Afternoon Tea at the Goose Creek Turn-Off
I caught up with Charlie Lundie at his dog shack, an old RCAF portable generator building, plunked down beside his dogs. You can still see the motor mounts on the floor and wheel wells buried beneath bags of dogfood. It’s pretty cozy for a tough old building.
Checking his training calendar, you can see the training runs and distances scribbled in, some days 13 miles, some ten, twenty, even up to thirty six miles. Looking at the blank spots in January, its a pretty good record of the severe winter we have had. Not much point training in minus fifty plus.
This year, his third Hudson Bay Quest, Charlie is running ten dogs, almost the same as last year’s race with a couple upgrades. Copper and Girly are his leaders They are two gee-haw (right-left in musher talk) command leaders, Copper coming over from Christopher Lake, SK and Girly in a trade with another musher from La Ronge, SK. He prefers smaller dogs, easier to handle and less food but still strong.
He started out dog sledding six years ago, first contracting with Dave Daley’s Wapusk Adventures and then going out on his own a couple years later. He explains, “I moved away in the late 70s, first to BC and then working for Highways in Thompson. When I came back to Churchill (in 1999), getting back into dogs was the first thing on my mind.”
Now, he runs Charlie’s Dog Sled Tour on his own, slowly building up equipment, dogs and clients.
“Dogs and my family go back a long way. Me and George had dogs and George used to trap with my uncle.” he says. “It’s like it’s in the blood, I guess you would say.”
“My uncles were Fred Oman and George Oman, they were trappers across river. My Dad, Dave Lundie, trapped from North River to Arviat in the 30s. He traveled all around up north, other guys like old Eddie Batstone, Cliff Cochrane, Reg Ayotte, there were lots of guys. Mostly trapping arctic fox, staying out there and living off the land.
“That was the biggest reason why I went into the Hudson Bay Quest. I wanted to see how those guys made it out there, how they survived. In those days, there was no GPS, no satellite phones, no fancy equipment, who knows what they had, nothing I guess.”
Sled dogs used to be a mainstay of Churchill life. “Back in the 50s and 60s, there used to be teams parked in front of the Churchill and Hudson Hotels, in front of the Bay (Hudson’s Bay Company Store). Guys would come in off the trap line to pick up food, get supplies, go for beers. Everybody traveled by dogs in those years.”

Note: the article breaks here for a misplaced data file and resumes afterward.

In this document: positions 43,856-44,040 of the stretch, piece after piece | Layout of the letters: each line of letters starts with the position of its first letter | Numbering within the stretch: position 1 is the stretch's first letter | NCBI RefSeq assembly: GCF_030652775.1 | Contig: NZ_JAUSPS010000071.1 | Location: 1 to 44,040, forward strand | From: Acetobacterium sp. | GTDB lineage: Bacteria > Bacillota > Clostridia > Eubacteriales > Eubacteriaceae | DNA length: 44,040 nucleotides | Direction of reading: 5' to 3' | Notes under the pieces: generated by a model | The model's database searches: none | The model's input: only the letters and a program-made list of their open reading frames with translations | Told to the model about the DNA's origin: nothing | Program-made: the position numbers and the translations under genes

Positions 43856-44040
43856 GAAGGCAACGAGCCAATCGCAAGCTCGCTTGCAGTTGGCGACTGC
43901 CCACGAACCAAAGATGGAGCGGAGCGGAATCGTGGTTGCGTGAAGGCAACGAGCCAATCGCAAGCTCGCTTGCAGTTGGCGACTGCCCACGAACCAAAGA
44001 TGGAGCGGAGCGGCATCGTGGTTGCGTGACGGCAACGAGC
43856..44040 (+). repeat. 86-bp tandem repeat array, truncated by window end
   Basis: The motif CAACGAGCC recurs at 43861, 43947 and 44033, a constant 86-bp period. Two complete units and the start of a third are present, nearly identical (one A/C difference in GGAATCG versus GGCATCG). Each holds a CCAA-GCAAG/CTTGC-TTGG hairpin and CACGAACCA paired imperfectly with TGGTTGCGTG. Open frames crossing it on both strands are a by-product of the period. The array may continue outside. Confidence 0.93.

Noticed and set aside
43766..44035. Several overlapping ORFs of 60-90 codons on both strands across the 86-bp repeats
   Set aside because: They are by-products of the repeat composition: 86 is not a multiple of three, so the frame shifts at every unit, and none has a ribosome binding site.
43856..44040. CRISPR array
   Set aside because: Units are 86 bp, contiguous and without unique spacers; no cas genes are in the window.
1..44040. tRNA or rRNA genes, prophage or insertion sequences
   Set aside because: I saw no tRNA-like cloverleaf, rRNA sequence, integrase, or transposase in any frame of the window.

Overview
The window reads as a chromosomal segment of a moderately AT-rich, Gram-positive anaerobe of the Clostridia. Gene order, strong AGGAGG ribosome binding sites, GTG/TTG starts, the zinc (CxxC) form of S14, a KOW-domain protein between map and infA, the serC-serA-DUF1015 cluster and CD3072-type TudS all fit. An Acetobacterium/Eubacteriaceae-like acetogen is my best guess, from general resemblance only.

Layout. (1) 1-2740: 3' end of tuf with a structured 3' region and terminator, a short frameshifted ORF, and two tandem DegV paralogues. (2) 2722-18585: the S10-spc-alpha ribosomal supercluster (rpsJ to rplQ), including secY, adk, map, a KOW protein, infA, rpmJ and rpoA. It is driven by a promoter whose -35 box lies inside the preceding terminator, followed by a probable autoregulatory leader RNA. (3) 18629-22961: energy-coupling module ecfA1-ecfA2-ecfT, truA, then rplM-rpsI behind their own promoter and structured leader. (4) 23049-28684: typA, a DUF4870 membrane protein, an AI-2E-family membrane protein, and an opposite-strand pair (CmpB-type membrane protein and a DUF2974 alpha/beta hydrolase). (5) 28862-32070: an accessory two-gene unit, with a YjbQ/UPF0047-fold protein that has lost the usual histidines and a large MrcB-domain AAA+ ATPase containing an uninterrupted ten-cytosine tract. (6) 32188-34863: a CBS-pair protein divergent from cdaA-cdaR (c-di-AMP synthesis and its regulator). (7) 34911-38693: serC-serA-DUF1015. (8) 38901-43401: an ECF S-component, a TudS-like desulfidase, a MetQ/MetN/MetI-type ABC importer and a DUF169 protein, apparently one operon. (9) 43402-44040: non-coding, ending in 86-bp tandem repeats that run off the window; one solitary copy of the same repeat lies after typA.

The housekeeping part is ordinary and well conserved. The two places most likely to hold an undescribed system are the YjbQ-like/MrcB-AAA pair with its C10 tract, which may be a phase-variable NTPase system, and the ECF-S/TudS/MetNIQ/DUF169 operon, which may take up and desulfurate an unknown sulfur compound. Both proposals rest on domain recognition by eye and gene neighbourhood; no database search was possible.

He smiles, saying,”Its important to remember that dogs were here first, so they have the right of way over the snowmobile.
“There used to be shacks across river. Joe Bighead, Omans, Lundies and old Borge was over there too. There were lots of people at North River then too, the Dene stayed there, when they weren’t following the caribou inland, around Caribou Lake or Duck Lake.
“At one time, the Flats was a small community, so was Jockville, and Akudlik. There were a lot of people up there but everyone moved into town once the kids got older.
“Remember DPW and the Port were big things back then. The Port was booming, workers would come in from Alberta and Saskatchewan, a lot of people came up here to work at the elevator.
“There were lots of dog races back then, everyone travelled into town to race in the Winter Carnival, the Dene, Cree, trappers would all come in. Big names back then were Frank Spence, Bill MacDonald (Robert’s dad), Frank Martin to name a few. It used to be a big race at one time.
“Hockey was a big thing here too, the Navy had two teams, Navy Whites and Navy Blues, Camp had teams, in town there were two, I think the Seals and the Red Caps.
“The army would station guys here who were good hockey players just so they could win, that’s how competitive it was back in those days. Even the HBC would send up employees who were good players, they’d play for the town. There was a league here, they’d play three times a week, Sunday, Tuesday and Thursday. I think there were eight hockey teams at one time. Lots of fastball teams, everybody in Churchill played hockey or some kind of sport, now it seems no one is interested. I blame TV for that, its harder to get people outside now.
“The Quest is a really good thing for this town. There’s lots of interest this year too. Its going to be a good race. Still, I think we should race more up here. There’s lots of guys with dogs now, we could have a race almost every weekend.
“I don’t think it will be too cold this quest, should be good weather. I think it will be a northerner this year who takes it all. Still, it all comes down to whoever has a couple days of good running with his team. If your team is in the right mood on the right days, you’ll be in the top five.”